Remuneration of Insurance Brokers: A Fresh Angle Under EU Competition Law

March 21, 2013

On March 14, the Court of Justice of the European Union (ECJ) provided guidance on the anti-competitive nature of certain agreements between providers of repair services and insurers in the markets for motor insurance and repair services (see Case C-32/11).

Background on the Matter

The judgment, rendered in response to questions put to it by the Hungarian Supreme Court, examined whether the payment by insurers, Hungarian subsidiaries of the Allianz and Generali groups, of certain incentives to insurance brokers in order to increase the sales of policies may constitute a restriction of competition “by object.”

Allianz and Generali agreed with auto dealers in Hungary (either individually or through an association of authorised dealers) on the rates and conditions applicable to repair jobs for vehicles insured by the two companies.  In addition to repairing cars insured by Allianz or Generali, the auto dealers sold customers motor policies of these two companies.

The Hungarian National Competition Authority (NCA) found that the following decisions and agreements had infringed national competition law:

  • Decisions by the authorised dealers association setting out “recommended prices” for car repairs and which were applicable to the insurers;
  • Framework agreements between the authorised dealers association and Allianz and individual agreements between certain dealers and Allianz and Generali, respectively, providing for an hourly repair charge dependent on the number of insurance policies signed; and
  • Agreements between Allianz and Generali and two auto dealers – acting as insurance brokers – fixing the dealer’s remuneration according to the number of policies taken out with the insurer.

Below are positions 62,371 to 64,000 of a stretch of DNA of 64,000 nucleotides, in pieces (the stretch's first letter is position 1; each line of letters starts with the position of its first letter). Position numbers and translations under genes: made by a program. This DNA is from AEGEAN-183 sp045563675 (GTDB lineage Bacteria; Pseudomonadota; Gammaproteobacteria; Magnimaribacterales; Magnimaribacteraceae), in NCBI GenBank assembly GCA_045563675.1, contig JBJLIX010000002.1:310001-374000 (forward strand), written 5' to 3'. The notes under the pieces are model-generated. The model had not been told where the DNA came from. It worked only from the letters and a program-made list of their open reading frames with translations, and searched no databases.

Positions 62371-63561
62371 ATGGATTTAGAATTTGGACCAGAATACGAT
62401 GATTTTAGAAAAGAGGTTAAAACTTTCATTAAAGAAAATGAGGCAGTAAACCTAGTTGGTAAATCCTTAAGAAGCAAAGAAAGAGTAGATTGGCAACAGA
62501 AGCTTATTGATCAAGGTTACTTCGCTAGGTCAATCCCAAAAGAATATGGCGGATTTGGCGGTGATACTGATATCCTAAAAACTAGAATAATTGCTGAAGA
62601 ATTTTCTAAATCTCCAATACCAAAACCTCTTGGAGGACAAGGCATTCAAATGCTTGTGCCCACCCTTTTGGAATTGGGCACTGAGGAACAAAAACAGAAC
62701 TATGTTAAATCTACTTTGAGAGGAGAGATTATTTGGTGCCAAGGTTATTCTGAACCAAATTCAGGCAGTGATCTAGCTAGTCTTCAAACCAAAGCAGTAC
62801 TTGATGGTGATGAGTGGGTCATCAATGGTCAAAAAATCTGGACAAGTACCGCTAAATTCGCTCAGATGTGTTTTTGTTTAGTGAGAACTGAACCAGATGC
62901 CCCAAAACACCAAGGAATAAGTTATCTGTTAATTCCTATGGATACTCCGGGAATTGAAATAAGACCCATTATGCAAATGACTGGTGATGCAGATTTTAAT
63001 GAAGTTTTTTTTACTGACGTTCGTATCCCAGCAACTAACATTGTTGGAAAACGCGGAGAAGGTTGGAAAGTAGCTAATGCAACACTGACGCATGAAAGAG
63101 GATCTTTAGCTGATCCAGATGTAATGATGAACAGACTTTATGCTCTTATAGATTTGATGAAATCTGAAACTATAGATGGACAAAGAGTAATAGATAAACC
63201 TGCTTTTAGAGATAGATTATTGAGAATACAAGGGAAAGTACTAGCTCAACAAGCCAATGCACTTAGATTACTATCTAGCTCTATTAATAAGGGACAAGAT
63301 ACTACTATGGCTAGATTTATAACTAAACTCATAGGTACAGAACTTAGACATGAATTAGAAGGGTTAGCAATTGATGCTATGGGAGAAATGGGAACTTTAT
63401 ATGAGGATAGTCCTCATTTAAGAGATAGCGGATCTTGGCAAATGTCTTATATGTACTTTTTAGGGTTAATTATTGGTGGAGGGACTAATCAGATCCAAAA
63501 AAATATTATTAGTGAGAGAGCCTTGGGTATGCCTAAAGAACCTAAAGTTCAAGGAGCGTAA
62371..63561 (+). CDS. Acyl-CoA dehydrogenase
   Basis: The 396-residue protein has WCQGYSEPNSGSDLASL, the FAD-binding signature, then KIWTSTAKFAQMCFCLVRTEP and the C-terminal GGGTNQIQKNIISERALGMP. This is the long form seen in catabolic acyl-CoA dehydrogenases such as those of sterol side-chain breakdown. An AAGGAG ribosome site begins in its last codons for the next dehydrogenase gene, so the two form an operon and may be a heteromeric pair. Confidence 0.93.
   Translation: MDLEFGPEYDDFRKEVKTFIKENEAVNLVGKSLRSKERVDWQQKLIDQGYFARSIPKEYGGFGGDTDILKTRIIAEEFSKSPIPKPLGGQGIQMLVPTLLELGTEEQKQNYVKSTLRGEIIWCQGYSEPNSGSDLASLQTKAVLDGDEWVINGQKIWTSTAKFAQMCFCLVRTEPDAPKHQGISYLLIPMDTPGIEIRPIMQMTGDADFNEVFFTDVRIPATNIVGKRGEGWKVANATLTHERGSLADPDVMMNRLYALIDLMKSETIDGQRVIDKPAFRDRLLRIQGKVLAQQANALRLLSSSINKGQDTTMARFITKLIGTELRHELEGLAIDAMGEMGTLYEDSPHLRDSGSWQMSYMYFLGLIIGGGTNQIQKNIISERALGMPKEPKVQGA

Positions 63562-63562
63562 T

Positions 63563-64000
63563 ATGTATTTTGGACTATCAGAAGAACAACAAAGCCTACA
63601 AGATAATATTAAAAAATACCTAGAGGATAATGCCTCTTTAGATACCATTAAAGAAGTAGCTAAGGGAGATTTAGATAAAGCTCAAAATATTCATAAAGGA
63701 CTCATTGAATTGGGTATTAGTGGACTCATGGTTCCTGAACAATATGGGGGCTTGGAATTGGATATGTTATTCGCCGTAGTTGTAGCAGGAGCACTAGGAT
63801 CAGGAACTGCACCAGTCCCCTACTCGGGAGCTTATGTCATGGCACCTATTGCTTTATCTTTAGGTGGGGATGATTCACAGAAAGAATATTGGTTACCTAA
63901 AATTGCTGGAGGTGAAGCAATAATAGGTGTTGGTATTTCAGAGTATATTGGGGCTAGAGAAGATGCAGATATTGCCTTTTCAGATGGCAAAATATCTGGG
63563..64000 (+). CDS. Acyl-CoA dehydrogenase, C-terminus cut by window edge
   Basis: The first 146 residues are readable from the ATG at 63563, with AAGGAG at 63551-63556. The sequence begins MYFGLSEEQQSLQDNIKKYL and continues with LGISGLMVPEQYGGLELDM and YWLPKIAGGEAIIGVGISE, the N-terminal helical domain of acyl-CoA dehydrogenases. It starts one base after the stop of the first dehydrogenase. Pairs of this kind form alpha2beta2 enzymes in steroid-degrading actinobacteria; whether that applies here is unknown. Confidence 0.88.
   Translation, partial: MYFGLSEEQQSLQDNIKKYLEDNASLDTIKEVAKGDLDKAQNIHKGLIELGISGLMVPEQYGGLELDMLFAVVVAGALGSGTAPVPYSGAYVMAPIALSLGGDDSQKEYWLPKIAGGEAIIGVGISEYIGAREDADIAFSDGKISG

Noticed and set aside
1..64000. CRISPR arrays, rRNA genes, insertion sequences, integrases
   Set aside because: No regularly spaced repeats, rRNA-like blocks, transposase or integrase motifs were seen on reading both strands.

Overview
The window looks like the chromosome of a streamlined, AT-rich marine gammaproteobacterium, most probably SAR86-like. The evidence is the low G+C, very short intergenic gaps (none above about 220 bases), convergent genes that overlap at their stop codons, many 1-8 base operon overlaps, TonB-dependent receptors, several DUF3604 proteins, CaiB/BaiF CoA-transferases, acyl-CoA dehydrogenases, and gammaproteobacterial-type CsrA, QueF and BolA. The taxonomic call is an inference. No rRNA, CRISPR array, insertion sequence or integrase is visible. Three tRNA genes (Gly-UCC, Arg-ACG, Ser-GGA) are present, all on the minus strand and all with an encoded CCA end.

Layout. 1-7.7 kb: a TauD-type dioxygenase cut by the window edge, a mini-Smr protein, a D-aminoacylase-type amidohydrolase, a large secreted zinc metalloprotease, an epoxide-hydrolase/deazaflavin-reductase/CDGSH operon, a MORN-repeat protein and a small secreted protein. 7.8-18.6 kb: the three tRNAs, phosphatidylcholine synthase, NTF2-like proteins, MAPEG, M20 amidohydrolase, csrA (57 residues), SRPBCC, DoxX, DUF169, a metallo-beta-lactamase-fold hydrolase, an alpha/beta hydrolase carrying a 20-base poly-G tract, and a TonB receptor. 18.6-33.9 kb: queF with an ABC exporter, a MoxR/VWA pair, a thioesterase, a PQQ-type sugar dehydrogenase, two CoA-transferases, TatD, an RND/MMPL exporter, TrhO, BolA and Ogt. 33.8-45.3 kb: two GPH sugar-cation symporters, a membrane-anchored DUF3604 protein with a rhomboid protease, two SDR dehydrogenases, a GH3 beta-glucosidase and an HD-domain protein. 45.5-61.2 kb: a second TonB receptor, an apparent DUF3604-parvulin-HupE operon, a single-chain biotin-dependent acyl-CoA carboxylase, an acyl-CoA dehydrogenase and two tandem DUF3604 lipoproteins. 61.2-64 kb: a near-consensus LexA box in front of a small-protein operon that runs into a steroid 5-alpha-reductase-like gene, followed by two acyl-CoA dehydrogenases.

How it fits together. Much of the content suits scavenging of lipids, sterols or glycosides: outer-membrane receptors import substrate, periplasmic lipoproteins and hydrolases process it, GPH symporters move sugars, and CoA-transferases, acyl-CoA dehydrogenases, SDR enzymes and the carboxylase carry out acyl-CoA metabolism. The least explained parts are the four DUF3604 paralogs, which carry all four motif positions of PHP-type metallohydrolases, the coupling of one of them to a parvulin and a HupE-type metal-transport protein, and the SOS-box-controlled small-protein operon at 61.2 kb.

The NCA found that, together and individually, the agreements had as their object the restriction of competition in the markets for motor insurance contracts and car repair services.  The Budapest Municipal Court partially reversed the NCA’s decision which was subsequently upheld by the Regional Court of Appeal.  The parties then appealed to the Hungarian Supreme Court, which referred questions to the ECJ.

The Proceedings before the ECJ

The ECJ analysed several alleged breaches of competition law.  First, the ECJ referred to a possible horizontal agreement or concerted practice between Generali and Allianz to enter into such agreements and partition the motor insurance market.  If such an agreement existed, it should be treated as a restriction by object. As a result, the vertical agreements concluded to implement such horizontal agreement would be unlikely to be justified and would be, hence, unlawful.

Next, the ECJ considered that a decision by the authorised dealer association addressed to its members, which pertained to the adoption of “recommended prices” for the repair service to be charged to insurers, could amount to price-fixing (with the support of the insurers).